The Twilight Saga, a series of five romance fantasy films produced by Summit Entertainment, is based on the four novels by the American author Stephanie Meyer. Grossing over $3.3 billion, the first installment of Twilight was released on November 21, 2008 and the last November 18, 2012. The film stars teen icons Kristen Stewart as Bella, Robert Pattinson as Edward, and Taylor Lautner as Jacob. In the story, Bella is torn between the cute, protective werewolf and the hunky, dangerous vampire. Many Twilight fans, particularly pre-teen girls, pick sides, declaring themselves “Team Edward” or “Team Jacob”. With their good looks and charm, tastemakers like Pattinson and Lautner shape and accelerate the process of making a successful creative product. Essentially, the audience defines popularity of a creative product. However, with such a massive fan base comes a good amount of criticism.
Through the use of participatory culture, fans and critics alike are able to connect with media more than ever before. Not only can we enjoy media, but because of the web, we can now provide feedback and recombine whatever we chose. Another way to think of this newfound concept is that we live in a world with Web 2.0 In David Gurney’s article “Recombinant Comedy, Transmedial Mobility, and Viral Video”, Gurney discusses the concept of participatory culture and why we find certain things entertaining and comical. One example in which recombinant comedy is used is the parody Twilight With Cheeseburgers featured on the comedic website Funny or Die. The video is a spoof of the Twilight trailer, but Bella is replaced with a cheeseburger. On the surface level, it does not seem so hard for Edward not to kill Bella in order to preserve their love. However, replace her with a mouth-watering cheeseburger and you will see what it feels like to be in a hungry vampire’s shoes. The makers of this video use intertextuality to create congruity, something consumers of media eat up. The idea of an attractive vampire trying to protect a cheeseburger from himself and the outside world is so ridiculous that it is hilarious. Also, the video mocks the serious, dramatic tone of the trailer, making the scenario all the more absurd. In addition to Twilight With Cheeseburgers, the film titled Vampires Suck came to theaters in 2010 making fun of the characters and fans of The Twilight Saga. Because of modern participatory culture, parodies and remixes of creative products exist.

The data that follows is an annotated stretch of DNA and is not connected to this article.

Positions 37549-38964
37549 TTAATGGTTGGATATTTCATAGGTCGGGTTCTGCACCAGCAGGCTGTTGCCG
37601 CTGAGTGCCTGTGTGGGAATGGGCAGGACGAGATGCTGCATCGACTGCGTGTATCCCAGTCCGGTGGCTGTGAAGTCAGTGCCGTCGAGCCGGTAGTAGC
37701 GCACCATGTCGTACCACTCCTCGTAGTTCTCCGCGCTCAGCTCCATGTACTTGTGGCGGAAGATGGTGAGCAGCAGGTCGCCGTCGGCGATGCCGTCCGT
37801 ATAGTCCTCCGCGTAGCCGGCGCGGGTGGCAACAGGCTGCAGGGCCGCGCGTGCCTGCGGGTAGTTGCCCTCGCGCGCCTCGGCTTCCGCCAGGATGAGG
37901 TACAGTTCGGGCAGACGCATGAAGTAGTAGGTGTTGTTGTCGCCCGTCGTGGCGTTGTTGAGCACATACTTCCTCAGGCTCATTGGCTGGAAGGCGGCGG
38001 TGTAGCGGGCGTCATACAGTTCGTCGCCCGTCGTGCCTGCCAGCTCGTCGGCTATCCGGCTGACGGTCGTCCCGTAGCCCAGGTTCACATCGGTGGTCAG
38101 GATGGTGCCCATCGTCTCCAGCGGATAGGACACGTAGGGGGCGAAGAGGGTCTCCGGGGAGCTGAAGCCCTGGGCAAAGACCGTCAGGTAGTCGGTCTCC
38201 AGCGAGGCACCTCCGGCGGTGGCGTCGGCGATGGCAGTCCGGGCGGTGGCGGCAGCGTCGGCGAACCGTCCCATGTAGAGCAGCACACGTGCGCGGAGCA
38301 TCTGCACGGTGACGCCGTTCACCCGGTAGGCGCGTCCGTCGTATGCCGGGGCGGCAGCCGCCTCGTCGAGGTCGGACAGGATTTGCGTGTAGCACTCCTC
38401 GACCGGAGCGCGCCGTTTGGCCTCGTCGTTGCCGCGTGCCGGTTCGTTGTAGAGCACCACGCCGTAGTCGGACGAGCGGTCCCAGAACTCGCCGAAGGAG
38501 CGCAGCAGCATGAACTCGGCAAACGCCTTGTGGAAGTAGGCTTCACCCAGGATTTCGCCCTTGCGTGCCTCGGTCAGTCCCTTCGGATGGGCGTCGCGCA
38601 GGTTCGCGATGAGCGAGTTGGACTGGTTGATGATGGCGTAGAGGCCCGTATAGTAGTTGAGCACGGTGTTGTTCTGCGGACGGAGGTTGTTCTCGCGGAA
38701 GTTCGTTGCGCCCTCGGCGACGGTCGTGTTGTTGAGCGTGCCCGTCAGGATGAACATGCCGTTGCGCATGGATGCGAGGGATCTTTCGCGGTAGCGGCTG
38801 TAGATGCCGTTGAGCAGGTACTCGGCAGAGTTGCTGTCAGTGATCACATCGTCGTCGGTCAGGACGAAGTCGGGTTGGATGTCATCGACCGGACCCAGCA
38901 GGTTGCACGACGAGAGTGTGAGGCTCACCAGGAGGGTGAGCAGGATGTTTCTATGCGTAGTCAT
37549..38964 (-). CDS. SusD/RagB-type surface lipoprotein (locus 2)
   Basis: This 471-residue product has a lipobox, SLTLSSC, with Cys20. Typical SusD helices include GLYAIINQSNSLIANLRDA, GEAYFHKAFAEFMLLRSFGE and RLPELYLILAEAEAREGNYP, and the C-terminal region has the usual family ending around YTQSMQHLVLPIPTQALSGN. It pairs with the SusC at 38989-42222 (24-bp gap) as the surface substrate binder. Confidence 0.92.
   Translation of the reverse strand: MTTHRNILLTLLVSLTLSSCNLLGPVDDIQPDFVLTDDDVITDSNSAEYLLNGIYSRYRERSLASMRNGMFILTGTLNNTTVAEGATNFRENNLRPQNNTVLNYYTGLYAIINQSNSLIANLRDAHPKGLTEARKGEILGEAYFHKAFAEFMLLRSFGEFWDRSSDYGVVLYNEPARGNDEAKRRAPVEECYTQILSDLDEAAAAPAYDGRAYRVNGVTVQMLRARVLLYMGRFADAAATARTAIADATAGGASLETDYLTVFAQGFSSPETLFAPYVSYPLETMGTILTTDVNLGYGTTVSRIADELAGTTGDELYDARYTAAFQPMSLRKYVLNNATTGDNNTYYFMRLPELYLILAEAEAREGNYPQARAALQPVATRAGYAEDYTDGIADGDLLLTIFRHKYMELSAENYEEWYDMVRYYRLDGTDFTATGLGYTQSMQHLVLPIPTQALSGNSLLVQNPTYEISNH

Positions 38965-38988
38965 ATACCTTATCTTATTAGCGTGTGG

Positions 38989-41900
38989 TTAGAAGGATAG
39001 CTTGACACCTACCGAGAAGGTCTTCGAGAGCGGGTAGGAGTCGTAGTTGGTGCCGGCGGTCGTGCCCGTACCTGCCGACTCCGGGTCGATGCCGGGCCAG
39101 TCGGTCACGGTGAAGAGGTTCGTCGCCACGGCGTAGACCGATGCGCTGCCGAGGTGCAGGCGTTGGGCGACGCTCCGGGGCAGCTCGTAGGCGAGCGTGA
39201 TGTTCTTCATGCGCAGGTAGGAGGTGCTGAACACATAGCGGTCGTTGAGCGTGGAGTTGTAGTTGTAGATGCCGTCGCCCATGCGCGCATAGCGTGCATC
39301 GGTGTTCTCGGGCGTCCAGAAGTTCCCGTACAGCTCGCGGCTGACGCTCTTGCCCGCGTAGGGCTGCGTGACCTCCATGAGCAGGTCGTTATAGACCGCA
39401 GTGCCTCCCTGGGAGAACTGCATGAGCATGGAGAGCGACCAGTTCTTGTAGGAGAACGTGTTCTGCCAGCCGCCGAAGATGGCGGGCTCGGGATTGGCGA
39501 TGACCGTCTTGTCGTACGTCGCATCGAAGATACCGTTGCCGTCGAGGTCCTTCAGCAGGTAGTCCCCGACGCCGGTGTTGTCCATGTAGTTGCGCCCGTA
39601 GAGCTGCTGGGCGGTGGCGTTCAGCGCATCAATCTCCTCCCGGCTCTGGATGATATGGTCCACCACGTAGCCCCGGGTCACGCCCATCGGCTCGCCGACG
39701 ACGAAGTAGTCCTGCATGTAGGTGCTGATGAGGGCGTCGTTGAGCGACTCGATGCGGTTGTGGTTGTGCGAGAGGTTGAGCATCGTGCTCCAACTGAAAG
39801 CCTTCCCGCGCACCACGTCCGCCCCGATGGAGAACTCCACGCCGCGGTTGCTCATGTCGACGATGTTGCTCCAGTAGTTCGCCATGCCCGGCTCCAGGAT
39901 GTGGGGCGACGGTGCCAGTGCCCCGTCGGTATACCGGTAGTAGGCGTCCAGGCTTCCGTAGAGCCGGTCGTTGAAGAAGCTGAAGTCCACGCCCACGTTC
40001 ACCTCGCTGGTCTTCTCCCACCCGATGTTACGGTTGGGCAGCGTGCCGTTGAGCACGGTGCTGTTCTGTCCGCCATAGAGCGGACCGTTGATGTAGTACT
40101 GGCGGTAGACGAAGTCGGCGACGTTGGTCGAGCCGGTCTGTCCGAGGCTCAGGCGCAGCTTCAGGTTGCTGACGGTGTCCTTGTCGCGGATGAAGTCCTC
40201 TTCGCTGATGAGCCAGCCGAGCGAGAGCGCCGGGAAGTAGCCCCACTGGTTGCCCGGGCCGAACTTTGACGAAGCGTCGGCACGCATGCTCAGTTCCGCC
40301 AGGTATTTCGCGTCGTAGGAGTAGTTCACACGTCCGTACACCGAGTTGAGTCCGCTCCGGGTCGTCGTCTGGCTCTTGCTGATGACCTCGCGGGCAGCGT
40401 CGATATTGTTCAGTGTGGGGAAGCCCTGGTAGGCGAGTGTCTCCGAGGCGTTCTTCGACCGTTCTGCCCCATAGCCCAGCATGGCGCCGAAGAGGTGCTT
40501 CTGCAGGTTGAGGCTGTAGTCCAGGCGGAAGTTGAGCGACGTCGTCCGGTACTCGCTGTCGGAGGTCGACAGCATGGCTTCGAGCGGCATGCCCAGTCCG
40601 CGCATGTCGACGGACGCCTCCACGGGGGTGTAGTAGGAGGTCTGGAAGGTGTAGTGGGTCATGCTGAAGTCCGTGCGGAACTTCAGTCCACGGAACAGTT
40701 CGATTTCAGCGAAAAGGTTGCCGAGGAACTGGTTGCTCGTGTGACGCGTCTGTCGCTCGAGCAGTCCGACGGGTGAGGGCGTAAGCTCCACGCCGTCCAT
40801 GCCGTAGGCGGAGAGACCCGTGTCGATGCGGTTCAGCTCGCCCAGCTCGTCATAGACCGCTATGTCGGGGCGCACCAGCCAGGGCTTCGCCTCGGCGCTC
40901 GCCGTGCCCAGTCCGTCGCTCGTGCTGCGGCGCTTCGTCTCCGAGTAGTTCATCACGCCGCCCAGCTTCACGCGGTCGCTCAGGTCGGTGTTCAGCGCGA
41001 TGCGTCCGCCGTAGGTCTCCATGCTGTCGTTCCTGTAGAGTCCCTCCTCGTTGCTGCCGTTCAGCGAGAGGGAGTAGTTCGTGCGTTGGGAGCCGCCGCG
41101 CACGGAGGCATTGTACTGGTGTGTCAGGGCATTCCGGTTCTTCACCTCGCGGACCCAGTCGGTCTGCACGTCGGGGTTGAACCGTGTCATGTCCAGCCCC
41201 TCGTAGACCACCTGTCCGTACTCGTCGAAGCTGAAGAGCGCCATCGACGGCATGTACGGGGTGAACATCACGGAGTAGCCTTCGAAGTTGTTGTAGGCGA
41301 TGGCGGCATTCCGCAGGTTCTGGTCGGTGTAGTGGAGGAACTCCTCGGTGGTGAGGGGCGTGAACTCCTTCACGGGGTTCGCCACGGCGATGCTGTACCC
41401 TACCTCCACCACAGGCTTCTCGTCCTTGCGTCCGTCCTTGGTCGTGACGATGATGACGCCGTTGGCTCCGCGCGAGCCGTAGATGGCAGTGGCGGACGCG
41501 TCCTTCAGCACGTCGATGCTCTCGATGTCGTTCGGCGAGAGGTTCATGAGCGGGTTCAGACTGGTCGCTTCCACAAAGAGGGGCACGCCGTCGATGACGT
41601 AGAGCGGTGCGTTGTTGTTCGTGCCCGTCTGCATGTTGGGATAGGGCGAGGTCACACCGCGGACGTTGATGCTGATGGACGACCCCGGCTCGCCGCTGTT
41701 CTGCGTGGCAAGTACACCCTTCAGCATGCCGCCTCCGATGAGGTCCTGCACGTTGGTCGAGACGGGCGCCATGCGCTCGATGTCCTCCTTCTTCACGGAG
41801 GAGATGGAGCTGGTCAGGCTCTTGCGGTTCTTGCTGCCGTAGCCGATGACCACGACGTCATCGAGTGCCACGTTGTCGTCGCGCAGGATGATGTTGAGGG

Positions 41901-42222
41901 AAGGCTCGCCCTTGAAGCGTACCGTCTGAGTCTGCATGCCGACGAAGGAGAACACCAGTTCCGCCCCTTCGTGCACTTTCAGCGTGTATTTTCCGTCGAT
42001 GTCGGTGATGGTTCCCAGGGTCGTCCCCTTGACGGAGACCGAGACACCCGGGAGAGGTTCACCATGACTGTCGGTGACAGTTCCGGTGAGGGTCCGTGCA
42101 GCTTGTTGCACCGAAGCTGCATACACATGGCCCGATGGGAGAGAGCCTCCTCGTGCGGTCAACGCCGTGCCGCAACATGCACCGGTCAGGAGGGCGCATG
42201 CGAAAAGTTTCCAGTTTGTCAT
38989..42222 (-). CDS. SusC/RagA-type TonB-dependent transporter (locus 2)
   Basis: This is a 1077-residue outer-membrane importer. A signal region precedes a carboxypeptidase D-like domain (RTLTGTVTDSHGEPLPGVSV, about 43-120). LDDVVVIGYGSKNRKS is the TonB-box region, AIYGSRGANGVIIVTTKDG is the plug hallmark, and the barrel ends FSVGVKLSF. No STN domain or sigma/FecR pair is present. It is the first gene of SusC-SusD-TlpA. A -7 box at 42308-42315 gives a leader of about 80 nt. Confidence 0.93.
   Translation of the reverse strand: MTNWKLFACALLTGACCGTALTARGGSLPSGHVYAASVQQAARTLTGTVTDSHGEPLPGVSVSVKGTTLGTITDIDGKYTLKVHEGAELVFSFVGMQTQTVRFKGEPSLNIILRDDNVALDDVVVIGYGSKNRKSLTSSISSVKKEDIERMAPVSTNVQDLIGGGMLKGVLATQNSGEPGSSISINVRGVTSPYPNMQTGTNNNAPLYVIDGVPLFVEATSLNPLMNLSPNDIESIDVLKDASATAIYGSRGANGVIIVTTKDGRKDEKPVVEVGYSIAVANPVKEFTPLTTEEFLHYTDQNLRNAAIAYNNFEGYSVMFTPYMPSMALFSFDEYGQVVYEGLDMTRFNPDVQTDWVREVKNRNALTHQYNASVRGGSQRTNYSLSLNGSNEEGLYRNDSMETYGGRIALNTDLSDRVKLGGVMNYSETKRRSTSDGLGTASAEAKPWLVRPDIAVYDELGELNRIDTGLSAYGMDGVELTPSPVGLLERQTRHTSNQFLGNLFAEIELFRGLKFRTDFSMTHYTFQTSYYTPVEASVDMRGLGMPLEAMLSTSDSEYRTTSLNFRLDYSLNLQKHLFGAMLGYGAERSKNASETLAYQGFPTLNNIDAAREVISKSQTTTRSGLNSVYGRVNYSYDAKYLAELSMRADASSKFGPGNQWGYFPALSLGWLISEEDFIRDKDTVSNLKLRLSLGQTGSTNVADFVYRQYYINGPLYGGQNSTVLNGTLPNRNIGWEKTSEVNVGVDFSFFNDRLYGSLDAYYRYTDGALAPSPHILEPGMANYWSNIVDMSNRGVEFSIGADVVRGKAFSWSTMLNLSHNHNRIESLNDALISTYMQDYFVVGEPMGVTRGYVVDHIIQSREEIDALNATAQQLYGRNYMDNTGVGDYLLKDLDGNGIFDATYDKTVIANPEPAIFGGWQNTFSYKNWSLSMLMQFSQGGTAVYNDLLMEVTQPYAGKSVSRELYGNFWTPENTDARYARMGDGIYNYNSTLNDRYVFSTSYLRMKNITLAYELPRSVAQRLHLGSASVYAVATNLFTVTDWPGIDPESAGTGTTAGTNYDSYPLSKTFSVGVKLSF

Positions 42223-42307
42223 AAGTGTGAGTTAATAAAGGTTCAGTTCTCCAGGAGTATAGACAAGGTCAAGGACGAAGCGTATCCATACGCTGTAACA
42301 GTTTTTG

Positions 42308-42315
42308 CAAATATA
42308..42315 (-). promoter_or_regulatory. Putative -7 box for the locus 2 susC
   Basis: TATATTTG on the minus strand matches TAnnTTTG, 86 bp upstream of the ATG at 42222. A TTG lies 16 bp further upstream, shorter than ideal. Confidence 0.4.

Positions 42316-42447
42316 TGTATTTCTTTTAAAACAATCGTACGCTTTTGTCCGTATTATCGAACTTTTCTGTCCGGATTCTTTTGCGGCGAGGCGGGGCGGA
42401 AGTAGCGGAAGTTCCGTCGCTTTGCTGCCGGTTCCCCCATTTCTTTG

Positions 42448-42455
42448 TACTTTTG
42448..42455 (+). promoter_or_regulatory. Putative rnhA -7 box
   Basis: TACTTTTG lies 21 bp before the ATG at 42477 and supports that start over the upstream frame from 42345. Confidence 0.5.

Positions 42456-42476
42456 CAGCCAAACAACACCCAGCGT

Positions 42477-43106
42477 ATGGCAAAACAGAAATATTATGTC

In a nutshell, essentially everything is a remix. Kirby Ferguson’s 4-part series “Everything’s a Remix” supports the idea that specific elements recombine from earlier sources to creative products. We live in a world with Web 2.0 and the ability to copy, transform, and combine to evolutionize the creative process. David Gurney’s article “Recombinant Comedy, Transmedial Mobility, and Viral Video” illustrates this concept of comedic remixes and why we find them so entertaining. Stephanie Meyer’s Twilight series was an instant hit and eventually led to the production of The Twilight Saga. Inspired by the movies and fan base came along hundreds of parodies including Twilight With Cheeseburgers and Vampires Suck. Since the birth of the Internet and Web 2.0, we have utilized the creation process more than ever in it’s short life. It is hard to imagine what is in store for the years to come.
“The 8 Best ‘Twilight’ Parodies Ever Created by Mankind.” NextMovie The 8 Best Twilight Parodies Ever Created by Mankind Comments. N.p., n.d. Web. 04 Oct. 2013.
“The Oatmeal.” How Twilight Works –. N.p., n.d. Web. 04 Oct. 2013.
“Twilight.” Stephenie Meyer RSS. N.p., n.d. Web. 04 Oct. 2013.
“Vampire Film.” Wikipedia. Wikimedia Foundation, 14 Sept. 2013. Web. 04 Oct. 2013.